Data collection is just the first step in the process of utilizing data to help inform business strategy. Effectively analyzing that data involves guidance and knowledge from the right people (industry experts and analytical specialists) armed with the appropriate tools (platforms and analytical models) that can 'connect the dots' between seemingly unrelated phenomena. In our highly interconnected world, competitive advantage comes not only from the speed with which data can be analyzed, but also from how effectively the barriers between different types of information can be broken down to help establish the big picture and provide big insights. (See figure below.)

Big data produces new information that unleashes the power of modeling. The ability to develop models based on all the data-the entire population rather than just a sample-empowers analysts and greatly enhances their predictive ability. With a sample, analysts must make difficult assumptions that may or may not be correct. Big data offers insights into what is truly occurring because it is drawing from a complete set of actual data. That data tends to be contemporaneous-it is generated and analyzed in near real time and so reflects the state of the world now rather than several weeks or months ago. Importantly, this analysis leads to entirely new information that businesses can use to make faster, better decisions that lead to competitive advantage.

Best practices for big data

Big data analysis requires adherence to a disciplined approach to ensure the process results in clear and actionable insights. This approach can be captured with three core best practices:

1. Ask the right question, clearly

This practice may seem obvious. Nevertheless, failure can often be traced back to a bad or unclear question. The data may be correct and the analysis flawless but, if the issue under analysis is poorly defined and the query off-base, the answer suggested by the analysis may not be what the company needs to know or act on. To ask the right question, managers are well advised to employ experts with a deep understanding of the company's industry and markets-and often related industries as well. Also needed are analysts who understand the data and analytical tools in the context of specific industries and markets and who ultimately can translate data into clear insights for industry executives.

While on the surface it might seem that a simple question will result in a simple answer, the process is often more complex. For example, the Panama Canal Authority (ACP), started out wanting to know how the expansion of the canal would impact its revenues. Ultimately, a series of interdependent questions emerged that broadened the analysis. If the ACP had simply built a model to forecast revenue based on historical trends and relationships, it would have missed important nuances about dynamic shifts in global trade, some of which could significantly impact the canal's competitive position in the market. (See sidebar "Ask the right questions" below.)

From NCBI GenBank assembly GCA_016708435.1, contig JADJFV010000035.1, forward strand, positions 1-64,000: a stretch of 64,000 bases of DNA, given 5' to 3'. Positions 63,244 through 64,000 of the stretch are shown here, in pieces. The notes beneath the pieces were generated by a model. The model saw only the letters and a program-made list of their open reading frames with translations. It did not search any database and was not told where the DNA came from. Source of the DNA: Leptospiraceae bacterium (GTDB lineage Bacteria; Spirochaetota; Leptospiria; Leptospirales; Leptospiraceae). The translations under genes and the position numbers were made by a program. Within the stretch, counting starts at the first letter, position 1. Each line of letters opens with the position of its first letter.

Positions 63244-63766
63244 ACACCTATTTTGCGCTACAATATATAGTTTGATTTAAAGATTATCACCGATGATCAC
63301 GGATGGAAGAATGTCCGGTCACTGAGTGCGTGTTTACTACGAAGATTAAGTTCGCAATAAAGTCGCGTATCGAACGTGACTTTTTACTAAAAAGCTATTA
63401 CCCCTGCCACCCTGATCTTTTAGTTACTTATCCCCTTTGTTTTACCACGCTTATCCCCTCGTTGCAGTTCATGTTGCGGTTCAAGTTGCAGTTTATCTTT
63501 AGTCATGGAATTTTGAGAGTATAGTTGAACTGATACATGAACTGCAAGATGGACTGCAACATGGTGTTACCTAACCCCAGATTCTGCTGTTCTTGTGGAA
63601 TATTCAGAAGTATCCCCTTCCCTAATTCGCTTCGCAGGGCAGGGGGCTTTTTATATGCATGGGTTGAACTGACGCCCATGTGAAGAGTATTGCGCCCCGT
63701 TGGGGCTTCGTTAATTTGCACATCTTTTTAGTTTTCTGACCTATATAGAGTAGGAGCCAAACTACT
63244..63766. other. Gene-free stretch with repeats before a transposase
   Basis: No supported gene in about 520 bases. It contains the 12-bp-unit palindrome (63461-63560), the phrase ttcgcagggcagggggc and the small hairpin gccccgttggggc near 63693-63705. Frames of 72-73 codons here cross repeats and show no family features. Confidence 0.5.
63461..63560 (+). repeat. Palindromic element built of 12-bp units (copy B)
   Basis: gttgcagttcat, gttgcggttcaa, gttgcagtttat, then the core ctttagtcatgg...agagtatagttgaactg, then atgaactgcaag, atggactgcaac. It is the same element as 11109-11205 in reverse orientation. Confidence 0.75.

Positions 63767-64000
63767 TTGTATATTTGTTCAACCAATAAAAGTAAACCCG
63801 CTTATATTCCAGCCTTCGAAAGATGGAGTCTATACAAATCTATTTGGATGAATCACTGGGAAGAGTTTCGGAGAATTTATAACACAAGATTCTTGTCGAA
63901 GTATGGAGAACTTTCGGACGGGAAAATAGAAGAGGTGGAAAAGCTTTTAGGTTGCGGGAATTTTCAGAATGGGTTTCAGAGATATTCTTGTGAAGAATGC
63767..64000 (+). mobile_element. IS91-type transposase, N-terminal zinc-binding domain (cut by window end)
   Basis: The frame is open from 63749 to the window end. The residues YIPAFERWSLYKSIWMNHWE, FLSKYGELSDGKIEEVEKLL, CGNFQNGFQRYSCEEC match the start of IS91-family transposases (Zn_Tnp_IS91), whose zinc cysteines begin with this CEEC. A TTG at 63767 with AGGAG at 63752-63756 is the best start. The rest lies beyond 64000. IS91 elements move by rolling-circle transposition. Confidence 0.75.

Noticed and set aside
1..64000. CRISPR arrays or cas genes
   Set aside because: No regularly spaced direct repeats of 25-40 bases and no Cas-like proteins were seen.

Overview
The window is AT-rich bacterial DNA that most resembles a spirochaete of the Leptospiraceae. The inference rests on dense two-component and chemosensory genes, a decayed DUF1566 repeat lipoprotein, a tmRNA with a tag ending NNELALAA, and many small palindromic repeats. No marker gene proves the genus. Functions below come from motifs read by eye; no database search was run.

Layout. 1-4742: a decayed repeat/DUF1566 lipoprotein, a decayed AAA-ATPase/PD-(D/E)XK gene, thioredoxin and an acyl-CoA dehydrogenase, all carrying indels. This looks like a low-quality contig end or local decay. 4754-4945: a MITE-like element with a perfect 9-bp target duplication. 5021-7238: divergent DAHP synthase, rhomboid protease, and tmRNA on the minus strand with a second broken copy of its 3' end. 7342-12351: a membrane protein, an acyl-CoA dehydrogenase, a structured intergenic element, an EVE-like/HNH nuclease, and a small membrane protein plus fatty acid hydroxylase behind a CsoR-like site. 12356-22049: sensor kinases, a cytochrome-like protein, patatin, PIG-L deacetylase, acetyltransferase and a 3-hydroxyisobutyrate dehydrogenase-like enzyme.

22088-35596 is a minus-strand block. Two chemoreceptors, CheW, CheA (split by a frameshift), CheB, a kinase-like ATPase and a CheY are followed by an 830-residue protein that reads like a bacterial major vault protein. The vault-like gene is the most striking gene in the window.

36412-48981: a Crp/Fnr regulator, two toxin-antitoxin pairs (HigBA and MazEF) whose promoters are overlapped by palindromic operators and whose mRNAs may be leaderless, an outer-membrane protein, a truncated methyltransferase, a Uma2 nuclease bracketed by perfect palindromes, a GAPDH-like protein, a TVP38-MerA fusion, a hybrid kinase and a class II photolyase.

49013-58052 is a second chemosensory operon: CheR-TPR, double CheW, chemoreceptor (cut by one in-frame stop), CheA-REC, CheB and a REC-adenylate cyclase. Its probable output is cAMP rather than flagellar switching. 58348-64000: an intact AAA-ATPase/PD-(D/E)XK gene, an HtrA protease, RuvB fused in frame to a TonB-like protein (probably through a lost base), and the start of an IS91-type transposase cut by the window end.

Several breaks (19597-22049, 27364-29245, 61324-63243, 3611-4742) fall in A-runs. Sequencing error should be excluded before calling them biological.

2. Look beyond your own horizon

We live in an increasingly interconnected world. Markets, technologies, and industries across the globe are converging. Aerospace suppliers now compete for critical parts and equipment with suppliers to the automotive and maritime industries. Consumer preferences in the mobile media market are now shaping the development of technologies in the automotive sector. The greatest power of big data comes from its ability to integrate information from a multitude of sources, allowing organizations to see the big picture and form insights never before discernible.

But to tap this power, companies need to look beyond themselves and their immediate market. That means identifying and using data from sources outside the company and perhaps outside the industry. In a dynamic, global economy, businesses cannot rely on extrapolations of the past to predict the future. Industry experts who understand emerging trends and can help adjust a mathematical model to ensure greater forecast accuracy must be relied on.

In the case of the ACP, it brought together more than 30 experts from across many industries and disciplines, including trade and transportation, maritime, energy, chemical, automotive, and economics, to construct detailed models of trade flows by type of goods and commodities, type of vessel, and origin and destination of shipment. The models combined the canal's own data with other industries in ways they had never done before. For example, these models analyzed data on the boom in US natural gas production and uncovered new shipping routes and corresponding sipping requirements that historical trade data could not have projected. Among other things, they demonstrated that the development of capacity for 6.5 billion cubic feet/day of liquefied natural gas exports from the Gulf of Mexico to Asia would likely create shipping transits that they never expected for the Panama Canal. (See sidebar "Gather the right data-big and small" below.)